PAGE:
International Parities and Business Cycle Synchronization in the Asia Pacific Region
Chan, Tze Haw (2009) International Parities and Business Cycle Synchronization in the Asia Pacific Region. PhD thesis, Universiti Putra Malaysia.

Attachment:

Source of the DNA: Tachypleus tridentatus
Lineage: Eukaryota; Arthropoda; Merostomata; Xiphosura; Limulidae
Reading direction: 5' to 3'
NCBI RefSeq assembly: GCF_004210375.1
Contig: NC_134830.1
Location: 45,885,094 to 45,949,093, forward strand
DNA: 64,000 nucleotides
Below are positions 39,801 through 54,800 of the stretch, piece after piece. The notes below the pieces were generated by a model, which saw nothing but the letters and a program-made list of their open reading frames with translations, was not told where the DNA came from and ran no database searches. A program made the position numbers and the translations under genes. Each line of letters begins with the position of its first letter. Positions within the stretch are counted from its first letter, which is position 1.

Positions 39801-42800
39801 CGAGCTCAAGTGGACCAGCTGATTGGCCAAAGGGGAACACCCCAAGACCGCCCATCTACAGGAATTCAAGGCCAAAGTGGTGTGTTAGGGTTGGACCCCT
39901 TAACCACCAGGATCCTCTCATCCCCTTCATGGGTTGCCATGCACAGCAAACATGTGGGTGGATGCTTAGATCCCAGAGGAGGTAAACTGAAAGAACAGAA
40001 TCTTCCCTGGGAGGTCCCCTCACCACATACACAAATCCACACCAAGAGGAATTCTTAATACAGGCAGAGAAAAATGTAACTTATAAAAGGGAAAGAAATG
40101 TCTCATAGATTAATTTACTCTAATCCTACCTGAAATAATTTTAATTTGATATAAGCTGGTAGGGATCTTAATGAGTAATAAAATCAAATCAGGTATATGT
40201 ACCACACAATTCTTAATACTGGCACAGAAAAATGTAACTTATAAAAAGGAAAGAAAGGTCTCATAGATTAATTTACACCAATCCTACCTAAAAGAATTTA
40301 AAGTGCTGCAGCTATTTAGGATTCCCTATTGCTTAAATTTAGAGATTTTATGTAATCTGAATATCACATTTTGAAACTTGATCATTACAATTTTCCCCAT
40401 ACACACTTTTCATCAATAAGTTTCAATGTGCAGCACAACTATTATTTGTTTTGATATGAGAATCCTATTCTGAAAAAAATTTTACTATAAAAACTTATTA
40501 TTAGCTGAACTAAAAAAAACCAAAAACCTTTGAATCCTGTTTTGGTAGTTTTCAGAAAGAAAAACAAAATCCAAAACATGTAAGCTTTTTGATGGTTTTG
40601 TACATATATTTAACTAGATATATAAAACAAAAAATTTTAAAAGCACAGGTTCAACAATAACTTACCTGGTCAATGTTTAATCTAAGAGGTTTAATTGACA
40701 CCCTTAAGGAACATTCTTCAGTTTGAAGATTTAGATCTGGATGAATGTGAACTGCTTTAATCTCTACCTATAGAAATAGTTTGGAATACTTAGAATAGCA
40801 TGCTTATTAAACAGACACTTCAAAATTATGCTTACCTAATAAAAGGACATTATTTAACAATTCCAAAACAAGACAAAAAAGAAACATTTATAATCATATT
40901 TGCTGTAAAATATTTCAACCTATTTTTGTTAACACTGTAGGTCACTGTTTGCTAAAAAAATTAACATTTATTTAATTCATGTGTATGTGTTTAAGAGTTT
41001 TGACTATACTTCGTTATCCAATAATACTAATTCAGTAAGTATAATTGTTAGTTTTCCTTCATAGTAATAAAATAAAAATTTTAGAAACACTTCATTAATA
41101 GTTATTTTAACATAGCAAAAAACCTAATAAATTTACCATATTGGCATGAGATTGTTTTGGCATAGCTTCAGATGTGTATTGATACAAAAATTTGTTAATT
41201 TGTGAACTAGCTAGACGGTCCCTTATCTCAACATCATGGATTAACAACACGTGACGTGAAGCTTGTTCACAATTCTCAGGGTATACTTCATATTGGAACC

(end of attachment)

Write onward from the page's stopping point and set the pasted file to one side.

The 1997 financial turmoil, in conjunction with the escalating global uncertainties and exchange rate volatilities, has revealed the need of APEs (especially East Asian) to formulate new development path towards sustainable growth. Yet, no ideal solution has been proposed and major concerns are now centered at finding an equilibrium position within macroeconomic trilemma: the incompatibility between capital mobility, monetary policy independence and a fixed (stable) exchange rate regime. The present thesis tries to tackle the issue from two standpoints. First, the extent of economic integration: (i) goods (and services) versus financial market integration; (ii) regional (within ASEAN+3+2+1) versus global (US, Japan, China) integration, and (iii) over time, for the pre- and post-liberalization period as well as the pre- and post-crisis period. Second, the choice of optimal exchange rate regime underneath the tendency towards regional integration. Two major analyses are being conducted. The first engaged with the international parities that include the PPP, UIP and RIP conditions (1976M1-2007M1). The latter then deals with the feasibility of OCA, which focus on the Business Cycle Synchronization assessment (1960-2004) among the selected APEs vis-à-vis the US, Japan and China. To accomplish the analyses on international parities, both univariate and panel-based unit toot tests are adopted. Endogenous breaks and the half-life estimation are conducted to capture the shocks adjustments towards the equilibrium, overtime. As for the OCA analyses, the band-pass filtering is used to construct business cycles. The ARDL modeling and UECM are further utilized to assess the long-and short-run co-movement of aggregate economic behavior as justification of common cycles and shocks synchronization. Several important findings are worth noting. First, the support for PPP is time-specific and time-dependent. Supports for PPP and goods markets integration were found when the data was extended to include the post-crisis period. PPP failure prior to 1997 is confirmed by the exchange rate misalignment of APEs. The evident that regional currencies were overvalued prior to the 1997 speculative attacks was more apparent for Taiwan, South Korea, Singapore, Thailand and the Philippines. However, regional authorities have shown some form of PPP-oriented rule as a basis for their exchange rate policy in the aftermath of Asian crisis, in order to maintain international competitiveness and to stabilize domestic income. In addition, supports for UIP are neither concrete, most probably due to the existence of time-varying risk premium as well as possible effects of central bank interventions especially among the developing East Asian. Hence, the commencement of monetary expansion to defend currency remains as policy debate. Then, RIP holds for all of APEs regardless of numeraire used, except South Korea-China. The finding coincides with the increased regional financial integration prompted by financial liberalization, technological breakthroughs, and growth in the capitalization among APEs. However, the variety of endogenous breaks occurred throughout the 1980s and 1990s suggests that financial markets are more vulnerable than the foreign exchange and goods markets. Empirically, APEs financial markets are still dominated by the US market though there is an increased of Japanese and Chinese influence in the post-liberalization era. Lastly, the co-movements of ASEAN-US-Japan-China cycles are confirmed but more evident when the post-crisis period is included. Nevertheless, both the long- and short-run modeling indicates that the idiosyncratic and common shocks of ASEAN economies are more identical to the Japanese experience rather than the US whereas the Chinese influences are on the rise. Hence, the formation of OCA will be more beneficial and less risky if Japan is included. In brief, the findings imply an improved integration process among the APEs. Empirical evidences, when putting together, have shown partial fulfilment of the three (out of five) fundamental criterions for OCA. Yet, macroeconomic disparities are still persisting especially among the emerging-developed markets. And, there is no evidence to support recent proposal of decoupling from the global markets. In other words, sub-group financial deepening, currency arrangements and early warning system construction are more feasible and open regionalism should be promoted. Moreover, the sequencing problem of trade and financial liberalization should be corrected in the process of building sustainable development.
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